Long have gamers had to hear about the purported link between video games and violence, and one of the organizations that has long been used as a source supporting that argument is the American Psychological Association. The APA has always stood by the claim that playing video games is correlated with an increase in aggressive tendencies, and recently they reaffirmed that claim. The 49-page report states that a review of studies regarding video games, increases in aggressive behavior, and decreases in prosocial behavior, it was determined there is a definite link between the three. However, it also clarified there isn’t enough evidence to make the claim that video games cause violent or criminal behavior.

In response to this conclusion, the APA submitted a call to the industry, in particular the ESRB, to include more comprehensive descriptions and ratings of violence in games. This replaced a resolution made in 2005. The report also says researchers should now direct their efforts towards studying other possible factors that could contribute to the aggression increase, and says the big picture is far more complex than the news usually presents. This is not the APA’s only stance on video games, as they have also said gaming has a lot of benefits to health and social life, according to a 2013 review. The task force which wrote the report was created in 2013 in the wake of the Sandy Hook shooting.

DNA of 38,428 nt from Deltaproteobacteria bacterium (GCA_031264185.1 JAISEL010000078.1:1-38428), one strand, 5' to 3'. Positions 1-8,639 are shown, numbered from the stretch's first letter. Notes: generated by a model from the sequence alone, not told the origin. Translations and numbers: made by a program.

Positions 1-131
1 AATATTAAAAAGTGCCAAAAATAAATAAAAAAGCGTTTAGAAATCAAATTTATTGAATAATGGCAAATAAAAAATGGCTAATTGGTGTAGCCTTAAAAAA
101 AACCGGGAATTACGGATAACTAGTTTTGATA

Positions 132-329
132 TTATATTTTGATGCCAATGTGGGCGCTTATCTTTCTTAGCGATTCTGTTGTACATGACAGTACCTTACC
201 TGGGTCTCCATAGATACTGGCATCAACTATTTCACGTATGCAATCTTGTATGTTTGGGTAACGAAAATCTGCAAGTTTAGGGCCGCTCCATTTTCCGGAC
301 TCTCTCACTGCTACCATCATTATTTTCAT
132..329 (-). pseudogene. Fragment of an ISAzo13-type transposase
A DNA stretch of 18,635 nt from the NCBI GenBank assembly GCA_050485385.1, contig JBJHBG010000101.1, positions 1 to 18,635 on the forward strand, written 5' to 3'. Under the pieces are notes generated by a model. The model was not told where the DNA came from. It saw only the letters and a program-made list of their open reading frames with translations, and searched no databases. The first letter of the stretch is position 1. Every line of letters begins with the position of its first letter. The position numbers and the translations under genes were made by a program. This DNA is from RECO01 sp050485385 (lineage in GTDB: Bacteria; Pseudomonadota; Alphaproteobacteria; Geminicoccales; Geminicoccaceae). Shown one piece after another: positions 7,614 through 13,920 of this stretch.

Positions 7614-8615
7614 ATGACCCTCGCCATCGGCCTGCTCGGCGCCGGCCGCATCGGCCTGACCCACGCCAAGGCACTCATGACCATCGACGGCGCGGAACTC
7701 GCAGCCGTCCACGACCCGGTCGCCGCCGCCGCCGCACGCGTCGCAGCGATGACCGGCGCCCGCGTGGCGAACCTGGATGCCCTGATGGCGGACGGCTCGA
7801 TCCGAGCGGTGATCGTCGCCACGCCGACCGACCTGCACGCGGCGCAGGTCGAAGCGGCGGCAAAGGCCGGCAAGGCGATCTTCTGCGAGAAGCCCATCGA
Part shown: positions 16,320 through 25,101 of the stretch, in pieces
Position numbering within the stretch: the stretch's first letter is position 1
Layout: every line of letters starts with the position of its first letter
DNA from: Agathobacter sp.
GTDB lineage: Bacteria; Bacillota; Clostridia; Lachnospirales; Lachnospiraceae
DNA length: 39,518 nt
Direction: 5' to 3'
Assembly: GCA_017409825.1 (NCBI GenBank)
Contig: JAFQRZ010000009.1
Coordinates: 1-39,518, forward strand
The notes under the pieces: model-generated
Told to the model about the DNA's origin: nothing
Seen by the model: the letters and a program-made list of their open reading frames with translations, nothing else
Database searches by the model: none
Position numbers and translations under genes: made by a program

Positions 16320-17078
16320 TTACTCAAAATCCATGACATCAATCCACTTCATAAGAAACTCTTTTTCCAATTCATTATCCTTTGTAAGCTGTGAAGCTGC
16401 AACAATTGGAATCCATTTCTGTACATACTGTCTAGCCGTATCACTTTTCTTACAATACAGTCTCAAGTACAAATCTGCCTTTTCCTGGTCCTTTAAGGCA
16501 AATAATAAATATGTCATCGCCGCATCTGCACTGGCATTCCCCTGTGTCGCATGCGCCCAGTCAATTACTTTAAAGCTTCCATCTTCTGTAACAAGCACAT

The Entertainment Software Association spoke to Polygon about the report, disavowing the claim and pointing out previous Supreme Court rulings that deemed there was no link: “Considering the APA’s long-standing bias against and attacks on video games, this slanted report is not surprising. Numerous medical professionals, researchers, and courts all debunk the fundamental thesis of their argument.”

The board where this review originated has faced some scrutiny from other academics in the field due to their potential biases and a supposed “stacking” of the task force. Gamers have become increasingly aggitated this year with the academic side of video games, expressing harsh criticism earlier this year after a public study on video games, skill, and sexist behavior was published. The major academic organization DiGRA has also faced significant critique for their methods and accused bias.

Kindra Pring

Staff Writer

Teacher's aid by day. Gamer by night. And by day, because I play my DS on my lunch break. Ask me about how bad my aim is.

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